We hold that the BIA did not err in holding that "stop-time" rule of IIRIRA § 309(c)(5) applies to Petitioner. However, we further hold that the BIA erred in finding that Petitioner did not have seven years' physical presence prior to service of the OSC. Rather, we hold that Petitioner was served with the OSC on October 17, 1990, the date upon which the parties entered into their stipulation, and that, upon that date, she had the seven years' physical presence required for statutory eligibility for suspension of deportation. For the foregoing reasons, we grant the petition for review, vacate the order of the BIA, and remand for further proceedings consistent with this opinion.
Petitioner has a husband and two daughters who were issued Orders to Show Cause at the same time as Petitioner. Her daughters' cases were consolidated with that of Petitioner before the immigration judge but are not the subject of this appeal. Counsel stated, in supplemental facts and at oral argument, that the case of Petitioner's husband was severed from that of Petitioner, his application for suspension of deportation was granted, and he has permanent resident status, that one daughter no longer lives in this country, and that the other daughter is a permanent resident and will be eligible to apply for United States citizenship on September 4, 2001.
Petitioner also alleges that the retroactive application of § 203(a)(1)(a) of the Nicaraguan Adjustment and Central American Relief Act violates her due process and equal protection rights under the Fifth Amendment to the Constitution of the United States. The Eighth Circuit rejected these arguments in Afolayan v. INS, 219 F.3d 784, 789(8th Cir.2000). See also Tefel v. Reno, 180 F.3d 1286, 1299-1300 (11th Cir. 1999), cert. denied, 120 S.Ct. 2657 (2000).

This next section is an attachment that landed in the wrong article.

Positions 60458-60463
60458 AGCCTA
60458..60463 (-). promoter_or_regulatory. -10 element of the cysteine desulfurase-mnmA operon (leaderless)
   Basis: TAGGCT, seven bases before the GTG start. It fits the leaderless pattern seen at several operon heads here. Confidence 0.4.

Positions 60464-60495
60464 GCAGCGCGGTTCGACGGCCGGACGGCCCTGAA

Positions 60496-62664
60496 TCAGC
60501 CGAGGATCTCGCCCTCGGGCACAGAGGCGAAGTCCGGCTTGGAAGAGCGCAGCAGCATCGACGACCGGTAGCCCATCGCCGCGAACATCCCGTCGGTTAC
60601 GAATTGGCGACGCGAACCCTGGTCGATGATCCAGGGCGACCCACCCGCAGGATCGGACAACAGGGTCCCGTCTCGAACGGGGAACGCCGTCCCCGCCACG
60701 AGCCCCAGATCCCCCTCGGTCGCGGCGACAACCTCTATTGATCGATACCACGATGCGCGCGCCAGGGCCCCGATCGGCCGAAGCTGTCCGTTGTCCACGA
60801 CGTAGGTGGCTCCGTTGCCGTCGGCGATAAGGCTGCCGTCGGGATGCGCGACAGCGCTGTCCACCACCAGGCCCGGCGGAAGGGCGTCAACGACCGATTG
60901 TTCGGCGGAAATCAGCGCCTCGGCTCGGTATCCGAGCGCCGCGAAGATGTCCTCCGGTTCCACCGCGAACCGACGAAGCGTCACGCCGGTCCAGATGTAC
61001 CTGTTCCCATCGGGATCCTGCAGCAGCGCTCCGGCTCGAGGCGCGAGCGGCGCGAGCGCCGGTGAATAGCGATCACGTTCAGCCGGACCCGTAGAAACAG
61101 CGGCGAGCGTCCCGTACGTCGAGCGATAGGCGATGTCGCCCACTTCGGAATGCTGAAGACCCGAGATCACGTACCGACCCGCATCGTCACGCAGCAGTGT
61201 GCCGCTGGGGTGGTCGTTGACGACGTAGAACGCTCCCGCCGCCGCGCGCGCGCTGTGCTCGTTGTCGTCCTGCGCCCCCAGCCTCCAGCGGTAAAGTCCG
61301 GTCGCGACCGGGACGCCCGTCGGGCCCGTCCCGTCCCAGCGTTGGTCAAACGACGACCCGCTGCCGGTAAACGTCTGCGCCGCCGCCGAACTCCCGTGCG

The INS and Petitioner agree that Petitioner is subject to a seven year period of continuous physical presence requirement.
An attorney for the INS signed the stipulation on October 10, 1990, and Petitioner's attorney signed the stipulation on October 17, 1990.
The stipulation was made on a pre-printed form of the "Executive Office for Immigration Review, Office of the Immigration Judge." The parties, therefore, filled in blank spaces to specify the terms of their stipulation. See Administrative Record at 559-60.
As a basis for hardship, Petitioner alleged that she purchased a home in Cedar Rapids; she and her husband had a mortgage in a restaurant; they supported themselves by working in the restaurant since 1985; they would lose their democratic freedoms when it is no longer a British protectorate if they were to return to Hong Kong; her daughters were students at the University of Iowa; the daughters would not be able to continue their education in Hong Kong; her daughters had a limited knowledge of Chinese, and her daughters had become Americanized.
8 U.S.C. § 1105a(a)(4) states that "the petition [for judicial review] shall be determined solely upon the administrative record upon which the deportation order is based and the Attorney General's findings of fact, iF.Supp.orted by reasonable, substantial, and probative evidence on the record considered as a whole, shall be conclusive."